This subproject is one of many research subprojects utilizing theresources provided by a Center grant funded by NIH/NCRR. The subproject andinvestigator (PI) may have received primary funding from another NIH source,and thus could be represented in other CRISP entries. The institution listed isfor the Center, which is not necessarily the institution for the investigator.Spinal cord injury (SCI) and subsequent secondary cell death partially involves an ischemic component. Oligodendrocytes and astrocytes survival is critical to maintain cellular interactions in the white matter and limit secondary injury damage. The purpose of this proposal is to study heat shock proteins (hsps) induction and interactions in hypoxia/ischemia-exposed oligodendrocytes and astrocytes and identify molecules and signaling pathways associated with higher tolerance to ischemia. Hsps induced by various stresses are involved in protein refolding and repair, and have been implicated in cellular ischemic tolerance in brain and in spinal cord. We will test the hypothesis that after SCI, induction of hsp expression modulates glial cell survival signaling pathways to preserve oligodendrocyte / astrocyte integrity and interactions with neurons.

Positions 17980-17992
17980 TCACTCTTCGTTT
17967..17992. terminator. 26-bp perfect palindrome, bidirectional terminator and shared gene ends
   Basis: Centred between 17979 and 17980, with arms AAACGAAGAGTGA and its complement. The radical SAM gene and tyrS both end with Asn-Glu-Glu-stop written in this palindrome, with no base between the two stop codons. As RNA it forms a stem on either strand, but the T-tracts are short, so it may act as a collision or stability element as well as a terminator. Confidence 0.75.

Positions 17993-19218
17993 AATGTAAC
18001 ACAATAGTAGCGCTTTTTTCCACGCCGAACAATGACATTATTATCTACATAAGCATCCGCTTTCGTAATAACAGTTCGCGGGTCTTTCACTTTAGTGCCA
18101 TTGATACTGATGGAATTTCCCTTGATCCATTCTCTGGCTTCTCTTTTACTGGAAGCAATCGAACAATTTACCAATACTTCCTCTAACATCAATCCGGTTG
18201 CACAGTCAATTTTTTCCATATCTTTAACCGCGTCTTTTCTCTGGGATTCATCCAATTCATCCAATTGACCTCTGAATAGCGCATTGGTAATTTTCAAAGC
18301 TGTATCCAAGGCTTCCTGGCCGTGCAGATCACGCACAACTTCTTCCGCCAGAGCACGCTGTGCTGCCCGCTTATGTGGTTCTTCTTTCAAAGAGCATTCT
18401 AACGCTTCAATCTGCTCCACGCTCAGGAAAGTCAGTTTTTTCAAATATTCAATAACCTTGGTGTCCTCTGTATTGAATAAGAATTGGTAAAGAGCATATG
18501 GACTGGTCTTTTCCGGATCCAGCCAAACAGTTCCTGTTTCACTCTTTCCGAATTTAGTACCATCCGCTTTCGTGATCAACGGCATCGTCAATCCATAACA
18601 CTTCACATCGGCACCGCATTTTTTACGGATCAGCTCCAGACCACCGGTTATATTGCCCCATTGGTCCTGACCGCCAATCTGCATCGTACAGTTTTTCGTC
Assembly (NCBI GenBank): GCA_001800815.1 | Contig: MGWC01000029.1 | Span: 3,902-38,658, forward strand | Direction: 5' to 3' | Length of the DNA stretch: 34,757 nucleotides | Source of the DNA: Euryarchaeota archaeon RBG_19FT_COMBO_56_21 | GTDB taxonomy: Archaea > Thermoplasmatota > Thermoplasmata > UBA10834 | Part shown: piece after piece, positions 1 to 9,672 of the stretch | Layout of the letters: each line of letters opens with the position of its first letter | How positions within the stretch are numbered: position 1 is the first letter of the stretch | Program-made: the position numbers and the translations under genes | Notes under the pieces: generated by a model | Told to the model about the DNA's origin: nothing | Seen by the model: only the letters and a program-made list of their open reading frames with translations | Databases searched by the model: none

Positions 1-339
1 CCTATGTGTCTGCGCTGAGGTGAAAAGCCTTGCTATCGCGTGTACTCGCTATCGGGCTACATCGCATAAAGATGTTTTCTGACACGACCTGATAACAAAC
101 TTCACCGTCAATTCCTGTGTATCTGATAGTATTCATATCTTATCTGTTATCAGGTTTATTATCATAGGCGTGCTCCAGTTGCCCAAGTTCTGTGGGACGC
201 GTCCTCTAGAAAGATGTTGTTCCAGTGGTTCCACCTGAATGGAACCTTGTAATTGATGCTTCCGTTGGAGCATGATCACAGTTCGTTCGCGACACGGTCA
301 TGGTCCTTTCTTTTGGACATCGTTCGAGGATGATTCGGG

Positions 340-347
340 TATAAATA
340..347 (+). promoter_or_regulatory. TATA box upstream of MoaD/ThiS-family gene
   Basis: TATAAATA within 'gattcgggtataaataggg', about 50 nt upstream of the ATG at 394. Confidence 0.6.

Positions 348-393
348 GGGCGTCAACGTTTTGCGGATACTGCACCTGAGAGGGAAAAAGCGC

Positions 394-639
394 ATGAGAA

The specific aims of this proposal are: 1. To examine the expression profile of heat shock proteins induced in hypoxic/ischemic oligodendrocytes and astrocytes in culture, and in contused spinal cord. 2. To determine the effect of hsp on oligodendrocytes and astrocytes survival to hypoxia/ ischemic injury and after SCI. 3. To determine the mechanism(s) of hsp-related cell protection and the role of hsp binding proteins in hypoxia/ ischemia survival pathways and in cell death after SCI. Using embryonic oligodendrocyte precursors (OPCs) differentiated to either oligodendrocytes or astrocytes and exposed to hypoxia/ischemia, we will assess heat shock proteins expression in a cellular model and correlate the levels of hsp expression with cell survival. In addition, we will characterize the profile of hsps induced by SCI in rodent spinal cord. The effect of hsp gene overexpression or silencing on oligodendrocytes/astrocytes survival to cellular hypoxia/ ischemia and on SCI-induced delayed injury will be determined, as well as the effect of experimental hsp induction in the whole animal on secondary injury-induced damage after SCI. Finally, we will use proteomic approaches to identify protein-protein interactions with hsps induced by hypoxia/ischemia in oligodendro- cytes and in astrocytes, and in differentially damaged areas of the spinal cord after SCI. Thus, we will characterize signaling pathways underlying cellular differential sensitivity to hypoxia/ischemia and identify potential intervention targets in SCI. These studies will identify novel therapeutic approaches to preserve oligodendroglial support in injured spinal cord, inhibit apoptosis, and reduce delayed white matter injury.

National Institute of Health (NIH)
National Center for Research Resources (NCRR)
Exploratory Grants (P20)
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Special Emphasis Panel (ZRR1-RI-8 (02))
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University of Louisville
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